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UK labour market at its tightest for at least 15 years


The UK labor market is the tightest it has been for at least 15 years, according to an analysis that shows very few people want to work more than they are doing already.

The Office for National Statistics said on Monday that a wide range of measures indicated underutilized labor was at or close to its lowest level on record in the second quarter of 2022.

On the most widely used measure, the number of unfilled jobs in the UK economy has this year risen above the number of unemployed people for the first time, according to the analysis.

The data will reinforce concerns at the Bank of England that a tight labor market — in which workers can demand and secure higher wages — will mean inflationary pressures persist for longer, forcing policymakers to clamp down harder.

The ONS also looked at several broader measures of labor supply. These factored in discouraged workers, who are not looking for a job because they believe they will not find one; those who are “marginally attached” and not currently seeking work or available to start a job; and part-time workers who would opt for longer hours if they could.

After the financial crisis, “hidden” labor market slack remained high — even when the economy had begun to recover and the headline measure of unemployment was falling. Some economists say this is one reason wages have stagnated for the better part of a decade.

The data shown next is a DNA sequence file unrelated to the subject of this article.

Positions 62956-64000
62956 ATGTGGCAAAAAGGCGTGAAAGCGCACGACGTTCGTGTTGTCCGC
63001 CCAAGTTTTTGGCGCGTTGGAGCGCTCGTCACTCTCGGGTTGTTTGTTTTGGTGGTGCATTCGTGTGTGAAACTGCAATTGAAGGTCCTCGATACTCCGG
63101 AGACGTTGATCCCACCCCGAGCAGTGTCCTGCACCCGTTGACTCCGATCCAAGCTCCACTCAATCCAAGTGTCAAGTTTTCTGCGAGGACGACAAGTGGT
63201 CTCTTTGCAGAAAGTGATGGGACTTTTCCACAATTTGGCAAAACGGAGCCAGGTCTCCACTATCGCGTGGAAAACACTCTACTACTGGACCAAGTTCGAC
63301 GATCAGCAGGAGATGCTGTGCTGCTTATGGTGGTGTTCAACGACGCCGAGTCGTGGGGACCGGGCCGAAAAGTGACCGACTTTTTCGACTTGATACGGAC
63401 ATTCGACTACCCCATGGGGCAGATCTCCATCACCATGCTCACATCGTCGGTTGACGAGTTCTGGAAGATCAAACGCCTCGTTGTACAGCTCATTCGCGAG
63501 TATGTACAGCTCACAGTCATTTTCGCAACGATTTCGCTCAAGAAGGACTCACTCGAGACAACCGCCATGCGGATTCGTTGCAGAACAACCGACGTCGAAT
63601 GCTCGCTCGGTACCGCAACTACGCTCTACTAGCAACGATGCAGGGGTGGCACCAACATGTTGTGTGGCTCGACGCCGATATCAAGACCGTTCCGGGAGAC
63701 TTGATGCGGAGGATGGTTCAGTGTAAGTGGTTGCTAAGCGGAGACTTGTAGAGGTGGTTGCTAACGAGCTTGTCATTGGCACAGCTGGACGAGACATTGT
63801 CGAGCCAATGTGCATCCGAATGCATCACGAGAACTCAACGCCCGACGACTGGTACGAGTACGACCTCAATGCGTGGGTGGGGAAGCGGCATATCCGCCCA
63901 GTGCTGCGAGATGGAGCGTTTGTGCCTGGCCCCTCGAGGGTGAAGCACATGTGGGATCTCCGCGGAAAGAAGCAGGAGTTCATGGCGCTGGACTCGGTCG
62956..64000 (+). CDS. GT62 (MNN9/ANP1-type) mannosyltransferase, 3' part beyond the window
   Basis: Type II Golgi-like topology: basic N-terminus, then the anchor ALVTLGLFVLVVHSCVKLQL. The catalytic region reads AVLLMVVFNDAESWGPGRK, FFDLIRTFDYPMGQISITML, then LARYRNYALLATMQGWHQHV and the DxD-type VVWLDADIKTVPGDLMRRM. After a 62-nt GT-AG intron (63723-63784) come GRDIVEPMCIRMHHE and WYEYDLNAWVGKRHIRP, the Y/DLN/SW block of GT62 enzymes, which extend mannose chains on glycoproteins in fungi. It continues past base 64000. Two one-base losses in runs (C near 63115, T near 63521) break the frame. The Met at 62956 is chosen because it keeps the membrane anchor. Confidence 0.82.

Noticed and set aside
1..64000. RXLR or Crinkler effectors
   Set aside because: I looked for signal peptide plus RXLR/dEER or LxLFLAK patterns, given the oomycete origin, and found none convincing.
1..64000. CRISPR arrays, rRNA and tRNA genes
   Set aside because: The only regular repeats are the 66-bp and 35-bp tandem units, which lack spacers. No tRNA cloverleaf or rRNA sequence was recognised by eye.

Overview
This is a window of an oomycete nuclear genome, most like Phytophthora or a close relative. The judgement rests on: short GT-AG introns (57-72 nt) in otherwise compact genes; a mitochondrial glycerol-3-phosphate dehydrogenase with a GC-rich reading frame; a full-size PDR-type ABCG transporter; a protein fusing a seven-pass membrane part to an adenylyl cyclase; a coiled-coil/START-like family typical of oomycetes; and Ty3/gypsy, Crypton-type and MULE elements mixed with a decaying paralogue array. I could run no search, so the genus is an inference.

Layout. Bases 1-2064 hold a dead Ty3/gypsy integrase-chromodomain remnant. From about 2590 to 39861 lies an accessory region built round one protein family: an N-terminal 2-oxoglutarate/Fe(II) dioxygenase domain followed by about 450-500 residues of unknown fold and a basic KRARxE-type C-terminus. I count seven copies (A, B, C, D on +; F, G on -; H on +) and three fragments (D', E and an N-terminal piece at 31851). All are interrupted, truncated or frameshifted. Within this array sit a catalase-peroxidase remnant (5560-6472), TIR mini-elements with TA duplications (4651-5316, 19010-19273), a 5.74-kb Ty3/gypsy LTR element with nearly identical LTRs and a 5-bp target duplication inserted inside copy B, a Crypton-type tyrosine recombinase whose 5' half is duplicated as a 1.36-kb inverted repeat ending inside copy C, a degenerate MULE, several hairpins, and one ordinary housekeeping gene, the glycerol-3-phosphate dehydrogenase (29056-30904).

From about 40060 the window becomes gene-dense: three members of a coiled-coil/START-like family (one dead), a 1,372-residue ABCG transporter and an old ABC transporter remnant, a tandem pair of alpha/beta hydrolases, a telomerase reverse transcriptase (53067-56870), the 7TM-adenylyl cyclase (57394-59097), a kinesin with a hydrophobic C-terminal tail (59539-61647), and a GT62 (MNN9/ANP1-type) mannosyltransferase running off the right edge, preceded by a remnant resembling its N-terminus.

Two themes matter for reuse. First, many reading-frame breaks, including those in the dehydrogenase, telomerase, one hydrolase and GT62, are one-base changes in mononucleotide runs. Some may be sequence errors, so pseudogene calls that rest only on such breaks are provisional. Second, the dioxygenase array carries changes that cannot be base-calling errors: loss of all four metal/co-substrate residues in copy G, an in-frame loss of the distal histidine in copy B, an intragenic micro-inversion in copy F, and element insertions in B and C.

But the ONS said the post-Covid recovery had proved different: all these alternative measures reflected the same trend, with labor supply at its lowest in records stretching back to the 1990s.

Another measure showed that the labor market slack in the UK was the lowest since 2007, the ONS said. This analysis uses the same methodology that Eurostat uses for EU countries.

This measure of underutilization showed 9.2 percent of the working age active population were affected in the second quarter of 2022, down from a pre-pandemic rate of 12.1 percent.

The ONS’s findings corroborate a number of recent business surveys suggesting employers are still finding it difficult to fill vacancies, even as the economy weakens.

The ONS said its analysis suggested recruitment difficulties were largely due to a general labor shortage, due to higher economic inactivity and lower net migration from the EU, and not to any big mismatch between the industries with most vacancies and those with most unemployment.

Such mismatches were evident at the onset of the 2008 financial crisis, when unemployment rose sharply in manufacturing and construction, and at the start of the pandemic, when vacancies were concentrated in the health sector. But the ONS said these were now low.

Some economists think labor shortages could soon ease, as soaring inflation forces people who left the workforce during the pandemic to return to bolster their income.

Paul Bivand, a labor market statistician at the Learning and Work Institute think-tank, said the cost of living crisis had “raised the work incentive a lot”. But, he noted, while there was some early evidence of older people “unretiring” due to cost pressures, a rise in inactivity due to ill health was likely to be more lasting.



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